71% of hiring decision makers use social media to screen applicants. 54% of companies have eliminated a candidate based on their social media feed alone.
These research findings demonstrate the enormous impact of social media on the recruitment process. The Harris Poll also found that 24% of hiring decision makers are not likely to hire someone without an online presence.
LinkedIn is the platform most employers use to check candidates’ online presence; a LinkedIn profile is often seen as a second CV. However, all social media is usually researched and accounts are often easily visible unless settings are proactively changed to ‘private’.
One employer told The Harris Poll: “I do believe social media is a good screening tool to see how the candidate communicates with others in an informal setting and also as a way to screen for potential red flags.”
Another participant advised: “Work to keep your social media accounts current, especially LinkedIn, to reflect your current work experience and accomplishments. They should be free of profanity and inappropriate photos. Remove any posts that may contain personal attacks. It’s ok to share your views but keep them professional and appropriate.”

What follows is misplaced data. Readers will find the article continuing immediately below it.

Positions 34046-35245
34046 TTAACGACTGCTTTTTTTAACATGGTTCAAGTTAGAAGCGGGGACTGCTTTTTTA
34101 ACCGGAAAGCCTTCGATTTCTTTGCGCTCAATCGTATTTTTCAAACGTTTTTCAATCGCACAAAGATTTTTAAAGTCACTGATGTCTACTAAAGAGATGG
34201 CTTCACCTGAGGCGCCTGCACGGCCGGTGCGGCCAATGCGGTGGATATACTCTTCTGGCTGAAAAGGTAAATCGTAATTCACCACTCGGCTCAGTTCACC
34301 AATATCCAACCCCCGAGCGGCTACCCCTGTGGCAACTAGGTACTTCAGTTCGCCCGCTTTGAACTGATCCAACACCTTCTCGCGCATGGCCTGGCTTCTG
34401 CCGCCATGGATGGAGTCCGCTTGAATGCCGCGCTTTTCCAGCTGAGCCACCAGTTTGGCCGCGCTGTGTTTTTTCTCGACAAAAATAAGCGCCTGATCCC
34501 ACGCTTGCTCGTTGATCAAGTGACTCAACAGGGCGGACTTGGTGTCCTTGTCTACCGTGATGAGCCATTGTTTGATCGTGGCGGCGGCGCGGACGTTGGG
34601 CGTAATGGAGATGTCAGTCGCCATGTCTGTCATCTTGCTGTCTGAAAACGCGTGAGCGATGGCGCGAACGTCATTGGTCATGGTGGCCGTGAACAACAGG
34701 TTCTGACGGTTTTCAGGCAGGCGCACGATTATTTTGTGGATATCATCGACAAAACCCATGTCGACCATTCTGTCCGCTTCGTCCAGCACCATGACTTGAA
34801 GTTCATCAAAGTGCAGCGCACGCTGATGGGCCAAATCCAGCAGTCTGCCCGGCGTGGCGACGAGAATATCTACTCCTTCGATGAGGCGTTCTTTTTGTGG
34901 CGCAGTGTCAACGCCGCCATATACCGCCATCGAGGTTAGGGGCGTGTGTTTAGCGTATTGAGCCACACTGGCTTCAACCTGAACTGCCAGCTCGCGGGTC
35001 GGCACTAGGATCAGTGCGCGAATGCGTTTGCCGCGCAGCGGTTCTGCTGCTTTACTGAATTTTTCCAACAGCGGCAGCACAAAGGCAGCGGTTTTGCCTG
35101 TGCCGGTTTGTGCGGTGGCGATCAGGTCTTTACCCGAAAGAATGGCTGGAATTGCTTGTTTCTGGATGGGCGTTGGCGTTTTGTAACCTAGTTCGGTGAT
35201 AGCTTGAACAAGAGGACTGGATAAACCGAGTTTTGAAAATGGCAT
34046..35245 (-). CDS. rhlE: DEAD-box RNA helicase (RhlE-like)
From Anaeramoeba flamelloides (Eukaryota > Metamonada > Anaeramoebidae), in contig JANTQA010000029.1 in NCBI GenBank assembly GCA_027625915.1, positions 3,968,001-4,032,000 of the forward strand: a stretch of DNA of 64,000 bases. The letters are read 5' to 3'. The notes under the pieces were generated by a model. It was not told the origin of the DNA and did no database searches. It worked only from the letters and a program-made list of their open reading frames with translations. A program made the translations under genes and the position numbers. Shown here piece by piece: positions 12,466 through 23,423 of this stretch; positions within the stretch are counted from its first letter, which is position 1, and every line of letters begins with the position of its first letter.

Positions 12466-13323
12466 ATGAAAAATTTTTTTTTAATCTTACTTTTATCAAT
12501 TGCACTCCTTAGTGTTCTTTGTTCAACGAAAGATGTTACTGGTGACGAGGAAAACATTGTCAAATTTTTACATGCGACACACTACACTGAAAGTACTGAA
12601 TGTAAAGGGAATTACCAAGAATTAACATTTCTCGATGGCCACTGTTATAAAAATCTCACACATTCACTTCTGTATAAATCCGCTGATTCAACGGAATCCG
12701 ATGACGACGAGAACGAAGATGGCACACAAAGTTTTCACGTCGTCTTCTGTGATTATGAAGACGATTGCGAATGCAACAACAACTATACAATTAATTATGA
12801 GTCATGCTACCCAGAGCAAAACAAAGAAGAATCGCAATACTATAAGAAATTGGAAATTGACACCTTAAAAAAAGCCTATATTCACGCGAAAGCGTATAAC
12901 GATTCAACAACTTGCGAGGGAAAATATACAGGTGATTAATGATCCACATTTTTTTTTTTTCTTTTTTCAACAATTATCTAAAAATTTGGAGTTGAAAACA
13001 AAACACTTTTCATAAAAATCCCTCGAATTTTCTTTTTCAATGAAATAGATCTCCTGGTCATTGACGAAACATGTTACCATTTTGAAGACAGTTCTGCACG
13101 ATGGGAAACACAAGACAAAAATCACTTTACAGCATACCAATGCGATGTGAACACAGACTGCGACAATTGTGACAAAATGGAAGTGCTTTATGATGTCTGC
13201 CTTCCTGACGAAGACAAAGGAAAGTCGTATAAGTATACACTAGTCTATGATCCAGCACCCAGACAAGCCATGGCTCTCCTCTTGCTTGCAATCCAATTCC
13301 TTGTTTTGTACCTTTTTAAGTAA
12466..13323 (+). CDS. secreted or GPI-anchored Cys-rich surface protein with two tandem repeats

Matthew Pinto-Chilcott of Consensus HR says: “The job market is so competitive these days. Employers are being very specific on what they want in relation to qualifications and competences and are only taking on the best applicants. That means your social media presence whether it be Facebook, LinkedIn, Twitter, Instagram etc. must be absolutely spotless. The Facebook trawl is becoming standard practice in recruiting and something we use as part of the recruitment process.”
A Positive Impact
Social media profiles can have a favourable impact too. A research participant said: “One candidate’s application wasn’t so great, but her Facebook backed up all the voluntary work she claimed she did. We took her on, and she’s been one of our finest investments.”
Should Social Media Posts Matter?
“A candidate’s qualifications and experience should be an employer’s main focus,” explains Matthew. “However, character and how people portray themselves online are very important too.”
Social media posts can have a negative impact if they involve:
- Inappropriate remarks and photos
- Grammar and spelling mistakes
- Complaining about previous employers
- Bullying others online
- Inconsistent history of jobs and experience
YOUR OUTSOURCED HUMAN RESOURCES DEPARTMENT.
For further information on any of the HR subjects we provide, please click the heading below: